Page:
Preview abstract We study conversational domain exploration (CODEX), where the user’s goal is to enrich her knowledge of a given domain by conversing with an informative bot. Such conversations should be well grounded in high-quality domain knowledge as well as engaging and open-ended. A CODEX bot should be proactive and introduce relevant information even if not directly asked for by the user. The bot should also appropriately pivot the conversation to undiscovered regions of the domain. To address these dialogue characteristics, we introduce a novel approach termed dynamic composition that decouples candidate content generation from the flexible composition of bot responses. This allows the bot to control the source, correctness and quality of the offered content, while achieving flexibility via a dialogue manager that selects the most appropriate contents in a compositional manner. We implemented a CODEX bot based on dynamic composition and integrated it into the Google Assistant. As an example domain, the bot conversed about the NBA basketball league in a seamless experience, such that users were not aware whether they were conversing with the vanilla system or the one augmented with our CODEX bot. Results are positive and offer insights into what makes for a good conversation. To the best of our knowledge, this is the first real user experiment of open-ended dialogues as part of a commercial assistant system. View details
    Preview abstract Complex classifiers may exhibit ``embarassing'' failures in cases that would be easily classified and justified by a human. Avoiding such failures is obviously paramount, particularly in domains where we cannot accept such unexplained behavior. In this work we focus on one such setting, where a label is perfectly predictable if the input contains certain features, and otherwise, it is predictable by a linear classifier. We define a related hypothesis class and determine its sample complexity. We also give evidence that efficient algorithms cannot, unfortunately, enjoy this sample complexity. We then derive a simple and efficient algorithm, and also give evidence that its sample complexity is optimal, among efficient algorithms. Experiments on sentiment analysis demonstrate the efficacy of the method, both in terms of accuracy and interpretability. View details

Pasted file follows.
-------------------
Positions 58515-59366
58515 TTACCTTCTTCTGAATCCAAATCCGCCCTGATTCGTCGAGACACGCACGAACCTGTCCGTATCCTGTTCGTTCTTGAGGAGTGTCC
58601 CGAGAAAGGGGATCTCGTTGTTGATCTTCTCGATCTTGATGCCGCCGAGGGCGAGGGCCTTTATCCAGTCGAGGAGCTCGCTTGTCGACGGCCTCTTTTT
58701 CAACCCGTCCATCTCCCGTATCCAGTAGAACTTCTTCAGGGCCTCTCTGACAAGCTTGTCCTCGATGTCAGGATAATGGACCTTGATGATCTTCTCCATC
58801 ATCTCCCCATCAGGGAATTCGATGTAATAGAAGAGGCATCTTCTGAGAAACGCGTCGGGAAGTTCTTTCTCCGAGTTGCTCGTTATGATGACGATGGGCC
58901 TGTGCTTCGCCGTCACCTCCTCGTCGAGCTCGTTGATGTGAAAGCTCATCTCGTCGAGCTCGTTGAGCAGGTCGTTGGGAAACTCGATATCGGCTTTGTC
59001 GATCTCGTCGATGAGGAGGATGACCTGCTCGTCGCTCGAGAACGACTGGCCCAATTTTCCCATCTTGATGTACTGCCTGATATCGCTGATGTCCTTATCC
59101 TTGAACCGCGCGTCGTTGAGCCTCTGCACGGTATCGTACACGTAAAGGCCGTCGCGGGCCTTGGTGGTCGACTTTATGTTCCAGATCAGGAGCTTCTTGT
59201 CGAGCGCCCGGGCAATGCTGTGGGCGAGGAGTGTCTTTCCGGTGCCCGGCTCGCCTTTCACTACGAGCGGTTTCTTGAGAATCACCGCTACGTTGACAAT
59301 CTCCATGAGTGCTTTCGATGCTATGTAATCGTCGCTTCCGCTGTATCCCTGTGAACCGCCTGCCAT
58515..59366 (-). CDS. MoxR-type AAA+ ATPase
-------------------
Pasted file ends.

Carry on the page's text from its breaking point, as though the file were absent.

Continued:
Sub-Nyquist Radar Systems: Temporal, Spectral and Spatial Compression
    Yonina C. Eldar
    IEEE Signal Processing Magazine (2018) (to appear)
    SUMMeR: Sub-Nyquist MIMO Radar
    David Cohen
    Yonina C. Eldar
    Alexander M. Haimovich
    IEEE Transactions on Signal Processing, vol. 66 (2018), pp. 4315 - 4330
    Analog-to-Digital Cognitive Radio: Sampling, Detection, and Hardware
    Shahar Tsiper
    Yonina C. Eldar
    IEEE Signal Processing Magazine, vol. 35 (2018), pp. 137 - 166
    Expediting exploration by attribute-to-feature mapping for cold-start recommendations
    Michal Aharon
    Yair Koren
    Oren Somekh
    Raz Nissim
    RecSys '17 Proceedings of the Eleventh ACM Conference on Recommender Systems (2017), pp. 184-192
    Spectrum Sharing Radar: Coexistence via Xampling
    Kumar Vijay Mishra
    Yonina C. Eldar
    IEEE Transactions on Aerospace and Electronic Systems, vol. 54 (2017), pp. 1279 - 1296
    CaSCADE: Compressed carrier and DOA estimation
    Shahar Stein Ioushua
    Or Yair
    Yonina C. Eldar
    IEEE Transactions on Signal Processing, vol. 65 (2017), pp. 2645 - 2658
    Sub-Nyquist cyclostationary detection for cognitive radio
    Yonina C. Eldar
    IEEE Transactions on Signal Processing, vol. 65 (2017), pp. 3004 - 3019
    Sub-Nyquist sampling for power spectrum sensing in cognitive radios: A unified approach
    Yonina C. Eldar
    IEEE Transactions on Signal Processing, vol. 62 (2014), pp. 3897-3910